West Kirby Shore
The Dee Estuary is one of the North West's last surviving wildernesses. Every winter it is visited by thousands of wading birds. At times of high water, birds are forced to feed and rest on the limited beach margins including the shore at West Kirby in Wirral.
The Dee Estuary Voluntary Wardens scheme was set up by Wirral Borough Council at the request of English Nature fifteen years ago to protect the birds at these times and to monitor their movements. The data collected by the Wardens are being computerised at Liverpool Museum and contribute to Liverpool Bay Wader Study Group research.
Two to five Wardens are scheduled to be on the beach for about three hours each time the height of the tide is above 8.6 metres at high water during daylight hours between September and March.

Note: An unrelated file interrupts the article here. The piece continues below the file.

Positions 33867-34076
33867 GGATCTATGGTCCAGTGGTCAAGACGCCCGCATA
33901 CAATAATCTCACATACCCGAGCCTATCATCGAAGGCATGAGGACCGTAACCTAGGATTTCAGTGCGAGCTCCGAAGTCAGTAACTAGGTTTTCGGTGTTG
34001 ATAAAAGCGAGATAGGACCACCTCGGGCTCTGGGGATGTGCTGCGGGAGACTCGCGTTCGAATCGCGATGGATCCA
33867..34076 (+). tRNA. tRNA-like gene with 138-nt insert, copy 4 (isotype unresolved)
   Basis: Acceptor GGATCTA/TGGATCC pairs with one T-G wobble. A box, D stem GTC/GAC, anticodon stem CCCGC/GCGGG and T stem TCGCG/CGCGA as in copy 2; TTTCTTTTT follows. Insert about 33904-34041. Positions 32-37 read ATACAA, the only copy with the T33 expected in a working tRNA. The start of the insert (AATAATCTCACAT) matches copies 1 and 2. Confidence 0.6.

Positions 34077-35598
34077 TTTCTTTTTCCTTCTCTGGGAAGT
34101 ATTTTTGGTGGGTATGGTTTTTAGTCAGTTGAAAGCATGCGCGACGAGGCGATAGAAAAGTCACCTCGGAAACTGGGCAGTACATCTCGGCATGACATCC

WE NEED MORE WARDENS, CAN YOU HELP? You don't need to be an expert and there is some great birdwatching to be had in the company of some experienced birders only too pleased to pass their expertise on.
Please note that the Dee Estuary Voluntary Wardening scheme at West Kirby is not the only scheme on the estuary, see also:
For regular updates about the wardens and the West Kirby High Tide Roost see the monthly newsletter on this web site. Past newsletter articles have included the following:
Description of role and appeal for new
wardens (Sep '99)
Also see http://www.wirral.gov.uk/er/devw.htm